The ongoing trade war between US and China, two of the largest economies in the world, could wipe out about 0.2% to 0.3% of the Asean region's gross domestic product (GDP), says ASEAN+3 Macroeconomic Research Office Ltd (AMRO) chief economist Dr Khor Hoe Ee.
“The trade tariffs will have an impact on demand. Some emerging markets will be affected more than others, especially those that manufacture for exports, which are plugged into the global value chain. Countries that produce commodities will be less affected,” he told reporters at the Asean Roundtable Series titled “What Lessons Learned from Financial Crises of Recent Times”, organised by CIMB Asean Research Institute (CARI) today.
The US had slapped a tariff of 25% on US$34 billion Chinese goods earlier this month, with Beijing retaliating by imposing tariffs of the same magnitude.
Another tariff on US$16 billion is expected to kick in soon, while the US administration has also announced a new 10% tariff on US$200 billion Chinese imports. The new tariff will not take effect for at least two months, in order for the US industry to have time to comment on the products selected for levies.
According to Khor, taking into consideration the new tariffs on US$200 billion Chinese goods, it will probably increase the impact by another 0.1 and 0.2 percentage points.
The bigger concern lies on the effect it would have on the financial market and its spillover impact on confidence, investment, as well as the interest rates, he noted.
“If for any reason, interest rates were to go up, central banks around the world will be forced to tighten policy and this would lower growth further,” he said.
Earlier during the panel discussion which was chaired by CARI chairman and Asean Business Club president Tan Sri Dr Munir Majid, concerns were raised on whether a “perfect storm” is in the making with increased uncertainties and potential spillover effects on the financial markets, due to the US-led trade wars.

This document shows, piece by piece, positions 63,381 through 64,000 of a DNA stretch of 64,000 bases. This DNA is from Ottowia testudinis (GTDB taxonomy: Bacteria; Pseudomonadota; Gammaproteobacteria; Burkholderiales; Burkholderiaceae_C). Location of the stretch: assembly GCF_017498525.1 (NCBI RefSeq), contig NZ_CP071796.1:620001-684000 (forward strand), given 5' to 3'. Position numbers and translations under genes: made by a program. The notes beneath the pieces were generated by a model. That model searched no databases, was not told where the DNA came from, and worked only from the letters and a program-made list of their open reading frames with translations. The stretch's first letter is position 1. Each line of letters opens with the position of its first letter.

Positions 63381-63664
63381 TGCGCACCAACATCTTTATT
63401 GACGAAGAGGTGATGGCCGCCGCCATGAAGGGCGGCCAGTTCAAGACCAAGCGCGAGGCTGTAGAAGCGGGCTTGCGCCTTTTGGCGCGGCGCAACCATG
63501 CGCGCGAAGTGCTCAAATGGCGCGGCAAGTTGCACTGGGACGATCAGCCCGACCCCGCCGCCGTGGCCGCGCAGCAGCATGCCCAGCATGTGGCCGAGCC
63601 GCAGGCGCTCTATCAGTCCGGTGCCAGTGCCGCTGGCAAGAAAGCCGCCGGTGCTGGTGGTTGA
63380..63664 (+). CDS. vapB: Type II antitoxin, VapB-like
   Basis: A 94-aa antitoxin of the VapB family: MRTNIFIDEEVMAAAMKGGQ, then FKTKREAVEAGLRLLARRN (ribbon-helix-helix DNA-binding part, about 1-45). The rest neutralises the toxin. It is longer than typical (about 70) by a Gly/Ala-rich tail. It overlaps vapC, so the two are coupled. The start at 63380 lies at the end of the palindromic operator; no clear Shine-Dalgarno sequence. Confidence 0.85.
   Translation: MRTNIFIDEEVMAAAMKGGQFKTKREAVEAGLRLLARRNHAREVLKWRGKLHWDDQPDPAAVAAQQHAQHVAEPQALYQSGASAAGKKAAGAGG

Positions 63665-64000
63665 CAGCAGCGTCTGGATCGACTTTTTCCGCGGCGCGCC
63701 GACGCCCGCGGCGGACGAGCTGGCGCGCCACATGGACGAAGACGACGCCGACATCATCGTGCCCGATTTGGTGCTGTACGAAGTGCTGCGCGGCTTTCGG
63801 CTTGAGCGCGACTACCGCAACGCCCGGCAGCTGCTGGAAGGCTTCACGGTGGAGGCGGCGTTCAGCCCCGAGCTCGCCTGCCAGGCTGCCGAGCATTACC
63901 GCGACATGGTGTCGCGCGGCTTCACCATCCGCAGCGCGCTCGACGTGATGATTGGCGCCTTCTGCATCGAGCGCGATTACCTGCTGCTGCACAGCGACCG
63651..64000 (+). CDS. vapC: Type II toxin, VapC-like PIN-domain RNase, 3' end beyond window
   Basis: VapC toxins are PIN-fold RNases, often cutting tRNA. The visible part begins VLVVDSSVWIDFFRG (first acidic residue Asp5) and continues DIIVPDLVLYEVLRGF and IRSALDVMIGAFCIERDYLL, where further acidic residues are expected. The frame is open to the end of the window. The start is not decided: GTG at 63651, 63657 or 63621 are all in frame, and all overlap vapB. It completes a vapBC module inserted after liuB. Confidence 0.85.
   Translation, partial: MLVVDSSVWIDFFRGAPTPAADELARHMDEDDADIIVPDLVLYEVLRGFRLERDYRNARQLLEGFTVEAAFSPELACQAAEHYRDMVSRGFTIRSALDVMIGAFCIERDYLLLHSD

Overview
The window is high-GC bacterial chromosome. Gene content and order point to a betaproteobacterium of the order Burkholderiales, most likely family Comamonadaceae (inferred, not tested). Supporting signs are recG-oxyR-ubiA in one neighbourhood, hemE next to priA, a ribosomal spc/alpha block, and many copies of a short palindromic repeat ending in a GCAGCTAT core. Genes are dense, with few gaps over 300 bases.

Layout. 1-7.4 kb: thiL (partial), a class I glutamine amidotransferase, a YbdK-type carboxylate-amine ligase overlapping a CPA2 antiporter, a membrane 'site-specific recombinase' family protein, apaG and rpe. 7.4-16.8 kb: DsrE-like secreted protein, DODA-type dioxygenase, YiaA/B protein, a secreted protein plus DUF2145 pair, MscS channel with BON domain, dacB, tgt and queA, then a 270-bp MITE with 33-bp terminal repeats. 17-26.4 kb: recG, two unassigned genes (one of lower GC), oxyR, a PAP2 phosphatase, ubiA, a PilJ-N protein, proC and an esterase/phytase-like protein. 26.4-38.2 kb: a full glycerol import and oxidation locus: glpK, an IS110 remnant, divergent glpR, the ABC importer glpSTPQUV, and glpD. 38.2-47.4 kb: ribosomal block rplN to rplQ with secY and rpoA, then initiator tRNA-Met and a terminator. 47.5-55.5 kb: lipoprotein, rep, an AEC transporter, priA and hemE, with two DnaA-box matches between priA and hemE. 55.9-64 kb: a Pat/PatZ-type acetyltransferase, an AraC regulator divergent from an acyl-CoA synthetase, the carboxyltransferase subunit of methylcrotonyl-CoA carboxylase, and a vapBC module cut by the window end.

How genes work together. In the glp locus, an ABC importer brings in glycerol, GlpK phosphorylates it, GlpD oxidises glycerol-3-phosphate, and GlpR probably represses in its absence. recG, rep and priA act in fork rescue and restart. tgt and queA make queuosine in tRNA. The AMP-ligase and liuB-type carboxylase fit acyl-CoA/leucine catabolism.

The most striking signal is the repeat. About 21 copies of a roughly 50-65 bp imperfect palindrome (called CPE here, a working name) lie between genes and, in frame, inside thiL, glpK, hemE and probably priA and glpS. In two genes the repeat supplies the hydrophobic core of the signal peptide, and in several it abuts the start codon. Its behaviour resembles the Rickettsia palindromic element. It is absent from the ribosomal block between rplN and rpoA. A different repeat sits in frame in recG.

“US President Donald Trump’s 'America First' policy is causing global instability in geopolitics, economies and trade. The US Federal Reserve is also showing less concern than ever, about the impact of its monetary policies on non-American economies.
"The so-called normalisation of central bank monetary management in Europe as well, has seen outflows from Asean capital and financial markets,” Munir said.
Another panelist, Tan Sri Andrew Sheng, who is also the advisor for CARI, as well as the chairman of Khazanah Research Institute (KRI), emphasised the over-dependency on monetary policy and financial regulations, post-global financial crisis about a decade ago.
“Democratic politics refused the use of painful structural reforms and taxation (fiscal tool) to address the structural imbalances and social inequalities.
The choice was made to over-use monetary policy and complex financial regulations that led to even more capture and concentration within the system, namely growing income and wealth inequalities, because the super-rich gained excessively at the expense of the less rich,” Sheng said.
Policy-making needs a holistic view that recognises and responds to the six megatrend shifts: geopolitics, geography, gender, geo-climate change, generational and G5 (fifth generation) technology, he added.
Sheng pointed to the rise of populism as seen in US and in some European countries as evidence of major, complex disruptions aggravating inequality and social losses.
David Marsh, another panelist who is chairman and co-founder of The Official Monetary and Financial Institutions Forum, concurred, saying policy makers need to be cautious of the trigger points for crises, including political developments, which are not within the purview of central banks.
“It is prudent to have in place, contingency plans for emergency action on multiple fronts. Never overestimate a nation’s abilities to overcome its difficulties by itself. It will almost certainly need international support and lining up such action in advance can be crucial,” Marsh said.
Dr Hans Genberg, adviser for macroeconomic and monetary policy management, South East Asian Central Banks, who was also on the panel, believes emerging markets in the region is capable of weathering any potential crisis stemming from the US or Europe. However, he cautioned that most experts have yet to identify potential crises from within the region itself.
Frank Scheidig, global head of senior executive banking at DZ Bank, said he doesn't see serious recession happening in Asean.